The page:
Suddenly, and for good reason, everyone seems to be talking about value in wine, just as I have been here in recent weeks. So, when a reader, William from Florida, wrote to ask if I could recommend a good inexpensive pinot noir, I was immediately excited by the challenge and started to look at possibilities I hadn’t tasted yet.
“I struggle to find an everyday ($10 to $15) pinot noir that has the depth and complexity of more expensive pinot noirs,” William confided. “Can you suggest a well-known and available ‘everyday’ pinot noir that is acceptable?”
I think he speaks for legions of wine enthusiasts who love pinot noir but are frustrated by the high prices that excellent pinots command, whether they are from Burgundy in France or from California or Oregon, three major areas on the pinot noir map.
As I read William’s e-mail, my thoughts turned quickly to California, partly because there is a great deal of pinot noir at all price points produced there, and partly because I wanted to shift my focus to the United States after writing my last few columns on European red-wine values, including bottles from Spain, Italy and Austria.
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The perfect opportunity to catch up on some California pinot noirs and to pair them well with food came the other night, a rare evening when the boys were out and the parents could enjoy a grown-up dinner just for two. We were having one of my favorite meat dishes — organic pork chops seared in a cast-iron skillet with chopped fresh rosemary and oregano and then drizzled with a simple sauce made from deglazing the pan.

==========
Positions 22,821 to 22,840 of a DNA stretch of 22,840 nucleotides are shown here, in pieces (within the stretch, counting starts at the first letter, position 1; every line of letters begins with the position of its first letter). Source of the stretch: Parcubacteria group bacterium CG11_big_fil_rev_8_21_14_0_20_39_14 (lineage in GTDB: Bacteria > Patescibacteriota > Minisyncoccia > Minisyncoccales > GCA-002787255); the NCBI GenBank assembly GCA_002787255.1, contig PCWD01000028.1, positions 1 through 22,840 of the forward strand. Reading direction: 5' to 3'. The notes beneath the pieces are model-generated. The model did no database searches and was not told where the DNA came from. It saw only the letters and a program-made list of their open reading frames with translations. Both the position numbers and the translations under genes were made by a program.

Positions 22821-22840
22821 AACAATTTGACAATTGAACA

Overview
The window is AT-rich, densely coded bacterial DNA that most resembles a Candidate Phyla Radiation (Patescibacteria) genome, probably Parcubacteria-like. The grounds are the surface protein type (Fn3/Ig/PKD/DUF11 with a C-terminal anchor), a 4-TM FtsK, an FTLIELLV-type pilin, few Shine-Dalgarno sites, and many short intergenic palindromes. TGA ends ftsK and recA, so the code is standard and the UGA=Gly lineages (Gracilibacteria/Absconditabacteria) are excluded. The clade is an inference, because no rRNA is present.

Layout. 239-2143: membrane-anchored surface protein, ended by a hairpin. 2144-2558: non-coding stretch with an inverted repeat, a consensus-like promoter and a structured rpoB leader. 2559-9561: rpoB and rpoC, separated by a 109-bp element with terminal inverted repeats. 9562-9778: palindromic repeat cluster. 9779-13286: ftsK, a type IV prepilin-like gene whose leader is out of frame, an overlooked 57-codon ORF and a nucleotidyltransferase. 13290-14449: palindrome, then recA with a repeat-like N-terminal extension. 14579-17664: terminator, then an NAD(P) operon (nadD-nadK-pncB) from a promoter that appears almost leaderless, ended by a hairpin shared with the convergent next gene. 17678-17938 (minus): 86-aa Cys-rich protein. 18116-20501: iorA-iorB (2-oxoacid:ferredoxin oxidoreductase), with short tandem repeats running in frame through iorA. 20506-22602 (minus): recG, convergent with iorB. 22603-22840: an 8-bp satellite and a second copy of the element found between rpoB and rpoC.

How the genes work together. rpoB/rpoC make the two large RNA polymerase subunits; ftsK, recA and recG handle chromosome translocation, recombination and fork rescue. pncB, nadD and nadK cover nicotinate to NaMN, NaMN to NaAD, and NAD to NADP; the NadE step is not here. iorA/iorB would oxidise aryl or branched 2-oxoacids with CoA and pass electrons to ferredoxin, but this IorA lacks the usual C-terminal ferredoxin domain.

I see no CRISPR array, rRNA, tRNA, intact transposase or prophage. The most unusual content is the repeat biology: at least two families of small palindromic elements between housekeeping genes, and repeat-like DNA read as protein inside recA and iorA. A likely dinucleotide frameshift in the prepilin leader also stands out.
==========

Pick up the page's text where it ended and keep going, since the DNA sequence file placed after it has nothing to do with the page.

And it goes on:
Pork, with its mild taste, is made for the delicate flavors of pinot noir, which I usually prefer in a classic, lighter Burgundian style to some New World wines that are made in a dense-fruit, high-alcohol style.
And so we sat down with our dinner and a couple of California pinot noirs I had on hand. It turned out that one was very good indeed, and one — well, not so good. Clos du Bois’ 2006 North Coast Pinot Noir is an under-$20 home run (sorry, William, at a suggested price of $18 this one is a few bucks more than you wanted to spend, but is well worth it).
The broad “North Coast” designation is a tip-off to the fact that the grapes come from Napa, Sonoma and Mendocino Counties. The wine, which is light in color and medium bodied, is notable for its bright acidity, which I find sometimes lacking in California pinot noirs. It helped the wine cut right through the concentrated pan drippings on the pork chops and made it a refreshing counterpoint to the meat. Raspberry aromas give way to cherry and blueberry in the mouth, accented by subtle vanilla and spice notes. Alcohol is a moderate and welcome 13.5 percent. I would certainly put this one up against Burgundy at the same price.
As for the other wine, while it may have been a few dollars cheaper, it was completely undistinguished and lacked the brightness we enjoyed so much in the Clos du Bois. It shall therefore remain anonymous. To William’s point about depth and complexity, the Clos du Bois had it. Availability? With 105,000 cases produced — that’s 1,260,000 bottles — it should be relatively easy to find. This is “everyday” pinot noir — and more.
Edward Deitch is the recipient of the 2007 James Beard Foundation Journalism Award for Best Multimedia Writing. He welcomes comments from readers. Write to him at email@example.com
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